Don’t let AFCA name and shame says ASFA

The Australian Securities and Investments Commission (ASIC) has been warned against allowing the new Australian Financial Complaints Authority (AFCA) to name individual employees of financial firms in relation to any serious contraventions.

The Association of Superannuation Funds of Australia (ASFA) has used a submission to ASIC regarding the regulator’s oversight of AFCA to question whether the new complaints-handling body should be able to name financial services employees who may have little power over outcomes.

“ASFA questions the appropriateness of AFCA naming, in a report to ASIC regarding a serious contravention, systemic issue etc, individual employees of the financial firm,” the submission said. “Any naming of employees should, in ASFA’s view, be limited to identifying key contact points within the financial firm and, potentially, senior staff with overall responsibility for the relevant operational area.”

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The submission said that ASFA would consider it “inappropriate if any report by AFCA named an employee who operated ‘on the front line’ within a financial firm but had little control or decision-making responsibility over the conduct of the relevant operational area, or was only one of many employees whose actions might be relevant to the matter”.

“Should ASIC determine that AFCA’s report warrants further investigation, the degree of responsibility that should be attributed to individual employees is a matter that can be more appropriately assessed by ASIC as part of that process, along with its consideration of any sanctions that might be applicable,” the submission said.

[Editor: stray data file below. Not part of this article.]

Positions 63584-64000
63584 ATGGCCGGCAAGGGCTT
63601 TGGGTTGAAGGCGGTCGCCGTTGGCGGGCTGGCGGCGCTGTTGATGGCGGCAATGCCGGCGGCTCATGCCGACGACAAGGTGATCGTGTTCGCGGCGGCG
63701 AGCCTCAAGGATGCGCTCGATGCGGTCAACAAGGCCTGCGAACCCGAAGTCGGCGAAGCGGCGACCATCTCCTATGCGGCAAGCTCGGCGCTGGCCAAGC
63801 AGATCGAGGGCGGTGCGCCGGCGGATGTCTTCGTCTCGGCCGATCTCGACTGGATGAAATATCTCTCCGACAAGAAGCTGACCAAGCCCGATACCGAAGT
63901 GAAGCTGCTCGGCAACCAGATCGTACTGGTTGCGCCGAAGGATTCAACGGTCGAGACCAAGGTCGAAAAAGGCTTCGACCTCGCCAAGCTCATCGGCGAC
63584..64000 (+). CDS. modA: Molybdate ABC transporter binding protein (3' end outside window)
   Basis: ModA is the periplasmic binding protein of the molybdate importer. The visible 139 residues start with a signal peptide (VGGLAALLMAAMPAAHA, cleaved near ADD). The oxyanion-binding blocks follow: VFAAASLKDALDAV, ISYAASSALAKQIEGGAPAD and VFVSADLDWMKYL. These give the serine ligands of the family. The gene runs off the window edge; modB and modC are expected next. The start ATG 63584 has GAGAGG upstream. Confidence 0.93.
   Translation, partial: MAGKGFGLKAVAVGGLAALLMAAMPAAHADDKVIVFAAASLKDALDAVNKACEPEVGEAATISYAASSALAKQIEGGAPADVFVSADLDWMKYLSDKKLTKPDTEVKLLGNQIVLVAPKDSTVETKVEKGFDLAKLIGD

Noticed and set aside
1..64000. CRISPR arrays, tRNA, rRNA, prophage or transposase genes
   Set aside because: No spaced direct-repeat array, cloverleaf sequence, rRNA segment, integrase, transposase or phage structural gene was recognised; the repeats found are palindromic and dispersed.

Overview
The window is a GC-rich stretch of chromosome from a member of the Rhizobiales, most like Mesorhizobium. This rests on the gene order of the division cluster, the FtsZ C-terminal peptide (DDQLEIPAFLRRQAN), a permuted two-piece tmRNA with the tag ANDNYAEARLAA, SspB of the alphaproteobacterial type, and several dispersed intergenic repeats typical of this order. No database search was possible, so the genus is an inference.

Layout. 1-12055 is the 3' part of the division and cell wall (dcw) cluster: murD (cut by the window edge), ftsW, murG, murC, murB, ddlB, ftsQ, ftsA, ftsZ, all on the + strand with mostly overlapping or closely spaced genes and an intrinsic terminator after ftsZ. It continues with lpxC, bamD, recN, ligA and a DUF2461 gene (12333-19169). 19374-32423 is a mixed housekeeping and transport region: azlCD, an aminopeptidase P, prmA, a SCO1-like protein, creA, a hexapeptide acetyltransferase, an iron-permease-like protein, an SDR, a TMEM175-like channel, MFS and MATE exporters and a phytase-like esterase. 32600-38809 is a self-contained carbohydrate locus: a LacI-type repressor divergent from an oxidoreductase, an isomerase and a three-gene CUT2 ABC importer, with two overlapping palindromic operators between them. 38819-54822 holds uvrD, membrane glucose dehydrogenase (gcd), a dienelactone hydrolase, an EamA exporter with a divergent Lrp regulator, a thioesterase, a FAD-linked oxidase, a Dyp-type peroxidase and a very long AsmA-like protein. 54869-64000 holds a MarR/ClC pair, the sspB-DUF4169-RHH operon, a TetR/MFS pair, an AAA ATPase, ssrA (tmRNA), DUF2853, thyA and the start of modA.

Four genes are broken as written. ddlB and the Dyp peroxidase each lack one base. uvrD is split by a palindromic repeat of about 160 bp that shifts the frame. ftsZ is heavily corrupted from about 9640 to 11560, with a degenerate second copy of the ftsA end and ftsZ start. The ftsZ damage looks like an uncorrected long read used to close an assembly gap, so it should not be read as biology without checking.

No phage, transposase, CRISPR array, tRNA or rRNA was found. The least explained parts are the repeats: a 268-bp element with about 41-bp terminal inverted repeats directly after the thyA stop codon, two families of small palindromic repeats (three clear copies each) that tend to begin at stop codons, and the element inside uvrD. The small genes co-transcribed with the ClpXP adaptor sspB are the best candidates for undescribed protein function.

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An interesting example of the way that roles get blurred - AFCA is meant to be a dispute resolution body - there is no reason why it needs to be naming anyone - it needs to be focused on resolving disputes.

I don't believe individual employees should be named, but it has long been a bugbear of mine that when the Superannuation Complaints Tribunal finds against a superannuation fund trustee, the superannuation fund is not named. I have long suspected that if they did, there would be a trend in the type of funds named.

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